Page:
St. Stephen, Deacon and Martyr
Sunday, December 26, 2010
These are the notes and outline for the sermon I preached.
Tune of “Good King Wenceslas” is played
• What does Good King Wenceslas have to do with today? (Solicit answers)
• It takes place on the Feast of Stephen—December 26
It’s a song about the legend of Duke Wenceslas of Bohemia who lived from 907-935. Let’s look at the words and see what this story is all about.
Good King Wenceslas looked out,
upon the Feast of Stephen,
when the snow lay round about,
deep and crisp and even:
brightly shone the moon that night,
though the frost was cruel,
when a poor man came in site,
gathering winter fuel.
Hither page and stand by me!
I you know it telling:
yonder man who is he,
where and what his dwelling?
Sir he lives a good way hence,
underneath the mountain;
right against the forest fence,
by Saint Agnes' fountain:
Bring me food and bring me wine,
bring me pine logs hither:
you and I will see him dine,
when we take them thither.
Page and monarch forth they went,
forth they went together,
through the wild wind's loud lament,
and the bitter weather.
Sir the night is darker now,
and the wind grows stronger;
fails my heart - I know not how,
I can go no longer.
Mark my footsteps well my page,
follow in them boldly:
you shall find the winter's rage,
chills your blood less coldly.
In his masters steps he trod,
where the snow lay even,
strong to do the will of God,
in the hope of Heaven:
therefore Christians all be sure,
grace and wealth possessing,
you that now will bless the poor,
shall yourselves find blessing.
So the duke or King sees a poor man out in the cold gathering wood for his fire. So the duke decides to go to find this poor man and bring him food and wine. The duke and his page, his servant, start walking to go where this poor man lives, very far from the duke’s mansion. As they’re going through the snow, the page becomes too cold. So Wenceslas tells him to walk in his footsteps, that miraculously there’s heat in those footsteps that will warm the page.
• What’s that carol have to do with St. Stephen? (Took place on feast day, the day the martyr is remembered)
• What is this day known as in England and other countries? (Boxing Day)
• A shopping holiday now, but began as a day to give to the poor—a way to remember St. Stephen
• He originally was designated as a deacon, the ones set aside to serve food to the widows, so that the apostles could focus on preaching
• So in that sense, Boxing Day does celebrate St. Stephen
• How then could “Good King Wenceslas” celebrate St. Stephen? (serving the poor)
• But something makes me a bit uncomfortable about this carol.
• Any guesses?
• Focus is misplaced if we ONLY focus on Wenceslas and his good actions
• Serving the poor rises out of faith in Christ, so the focus starts with faith in Christ
• The actual Wenceslas was a duke, killed for his faith—not his good deeds
• St. Stephen is celebrated for his confession of Christ
• In the end, Stephen was killed for his preaching—not for serving the poor
• So do we serve the poor? Yes.
• But is that our only mission? No.
• Today we also celebrate that we go out to preach Christ to the world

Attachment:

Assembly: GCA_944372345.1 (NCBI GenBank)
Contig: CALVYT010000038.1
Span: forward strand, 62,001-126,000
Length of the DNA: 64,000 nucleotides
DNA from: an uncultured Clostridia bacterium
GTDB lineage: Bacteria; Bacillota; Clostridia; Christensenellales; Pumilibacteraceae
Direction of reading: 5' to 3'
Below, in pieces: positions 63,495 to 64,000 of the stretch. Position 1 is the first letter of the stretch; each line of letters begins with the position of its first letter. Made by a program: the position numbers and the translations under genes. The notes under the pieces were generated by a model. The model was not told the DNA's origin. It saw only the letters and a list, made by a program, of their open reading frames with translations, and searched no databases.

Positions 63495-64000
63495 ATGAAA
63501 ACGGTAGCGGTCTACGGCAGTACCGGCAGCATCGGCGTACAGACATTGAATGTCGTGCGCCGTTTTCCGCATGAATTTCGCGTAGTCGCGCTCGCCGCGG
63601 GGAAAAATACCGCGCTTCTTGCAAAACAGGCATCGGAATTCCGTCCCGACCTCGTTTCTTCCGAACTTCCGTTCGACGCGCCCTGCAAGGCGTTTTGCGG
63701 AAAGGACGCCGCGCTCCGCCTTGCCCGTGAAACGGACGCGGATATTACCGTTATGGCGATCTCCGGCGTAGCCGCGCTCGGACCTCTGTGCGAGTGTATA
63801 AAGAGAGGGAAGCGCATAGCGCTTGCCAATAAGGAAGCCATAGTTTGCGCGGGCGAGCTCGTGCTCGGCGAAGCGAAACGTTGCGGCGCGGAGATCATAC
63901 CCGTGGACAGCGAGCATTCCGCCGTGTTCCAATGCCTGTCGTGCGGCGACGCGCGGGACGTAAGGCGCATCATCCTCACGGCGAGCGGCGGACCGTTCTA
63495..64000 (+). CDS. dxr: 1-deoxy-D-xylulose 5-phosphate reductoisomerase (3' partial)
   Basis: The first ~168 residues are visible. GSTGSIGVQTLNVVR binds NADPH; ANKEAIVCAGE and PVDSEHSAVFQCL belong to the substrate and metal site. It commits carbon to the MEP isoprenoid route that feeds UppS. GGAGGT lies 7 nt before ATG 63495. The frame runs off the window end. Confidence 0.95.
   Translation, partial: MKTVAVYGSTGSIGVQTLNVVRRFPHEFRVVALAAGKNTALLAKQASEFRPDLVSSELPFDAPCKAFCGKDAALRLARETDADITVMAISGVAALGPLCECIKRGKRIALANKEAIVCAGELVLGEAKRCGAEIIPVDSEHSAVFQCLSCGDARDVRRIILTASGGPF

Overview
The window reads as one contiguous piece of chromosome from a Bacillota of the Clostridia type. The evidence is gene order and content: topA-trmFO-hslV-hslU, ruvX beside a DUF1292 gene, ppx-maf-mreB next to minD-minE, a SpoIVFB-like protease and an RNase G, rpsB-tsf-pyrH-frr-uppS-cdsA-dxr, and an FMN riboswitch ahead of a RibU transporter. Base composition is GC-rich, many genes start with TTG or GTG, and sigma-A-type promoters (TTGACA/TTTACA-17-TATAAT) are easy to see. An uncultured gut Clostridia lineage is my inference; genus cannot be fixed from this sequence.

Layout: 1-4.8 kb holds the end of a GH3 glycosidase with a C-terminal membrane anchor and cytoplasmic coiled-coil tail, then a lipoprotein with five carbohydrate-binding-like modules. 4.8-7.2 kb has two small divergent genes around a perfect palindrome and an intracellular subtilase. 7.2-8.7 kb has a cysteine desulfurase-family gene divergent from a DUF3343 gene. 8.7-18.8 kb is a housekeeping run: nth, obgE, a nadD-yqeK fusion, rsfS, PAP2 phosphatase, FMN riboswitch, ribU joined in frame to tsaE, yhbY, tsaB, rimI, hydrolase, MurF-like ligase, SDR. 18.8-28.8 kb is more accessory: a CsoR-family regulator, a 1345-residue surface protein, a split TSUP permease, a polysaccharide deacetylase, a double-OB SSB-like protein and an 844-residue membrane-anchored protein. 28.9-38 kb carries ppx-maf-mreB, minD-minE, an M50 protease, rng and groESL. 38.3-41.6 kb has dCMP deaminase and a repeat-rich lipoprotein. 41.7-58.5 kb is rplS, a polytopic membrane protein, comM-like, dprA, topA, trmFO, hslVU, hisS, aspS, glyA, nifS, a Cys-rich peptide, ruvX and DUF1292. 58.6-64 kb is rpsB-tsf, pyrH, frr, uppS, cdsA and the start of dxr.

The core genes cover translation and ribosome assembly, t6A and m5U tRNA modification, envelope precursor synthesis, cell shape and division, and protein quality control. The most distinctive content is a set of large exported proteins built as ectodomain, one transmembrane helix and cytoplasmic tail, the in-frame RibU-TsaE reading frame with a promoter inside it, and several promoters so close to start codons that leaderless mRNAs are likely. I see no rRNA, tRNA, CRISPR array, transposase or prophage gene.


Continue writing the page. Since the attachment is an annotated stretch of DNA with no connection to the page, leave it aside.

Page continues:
• Why do we sometimes end up focusing on good works like in this carol instead of focusing on sharing the Gospel? (Solicit answers)
• It’s easier to focus on results in this world
• Results in this world makes it easier to define Wenceslas as a good man
• And we desperately want to define our lives as good lives
• It’s much fuzzier to focus on the spiritual, the eternal, salvation
• It’s much fuzzier to focus on whether we’ve shared the good news
• It’s much fuzzier but it’s what St. Stephen was focused on
• It’s much fuzzier but it’s our focus
• It seems fuzzier but it’s why Jesus came
• And He made it completely unfuzzy—salvation is secure in Jesus
• We’re called to go and serve others, but also called to do fuzzy, spiritual work
• For instance, the Breakfast Club at Viking Middle School
• Start relationships with them so we can share the Gospel
• Do we serve others who don’t have enough? Yes.
• But is that our only mission at Breakfast Club? No.
• Will we also look for ways to share God’s love with them? Yes.
• So what would be a way to celebrate St. Stephen’s Day? (Solicit answers)
• How would you change “Good King Wenceslas”? (Solicit answers)
• What do you want to walk away remembering on Boxing Day? (Solicit answers)
• Morgan Pursley is back home and going to share an anthem with us
• a portion of Handel’s Messiah based on Isaiah 40
• O thou that tellest good tidings to Zion,
get thee up into the high mountain,
O thou that tellest good tidings to Jerusalem,
lift up thy voice with strength,
lift it up, be not afraid,
say unto the cities of Judah: Behold your God!
O thou that tellest good tidings to Zion,
arise, shine, for thy light is come,
and the glory of the Lord is risen upon thee.
• Listen to how this portion of the Messiah, while about John the Baptist could also be about St. Stephen
• Listen to how this portion of the “Messiah” reminds us to go and tell the good news of Jesus Christ
• Listen to these words can be Boxing Day words, celebrating St. Stephen not just for serving the poor but also celebrating the way God used him to announce Good News to the people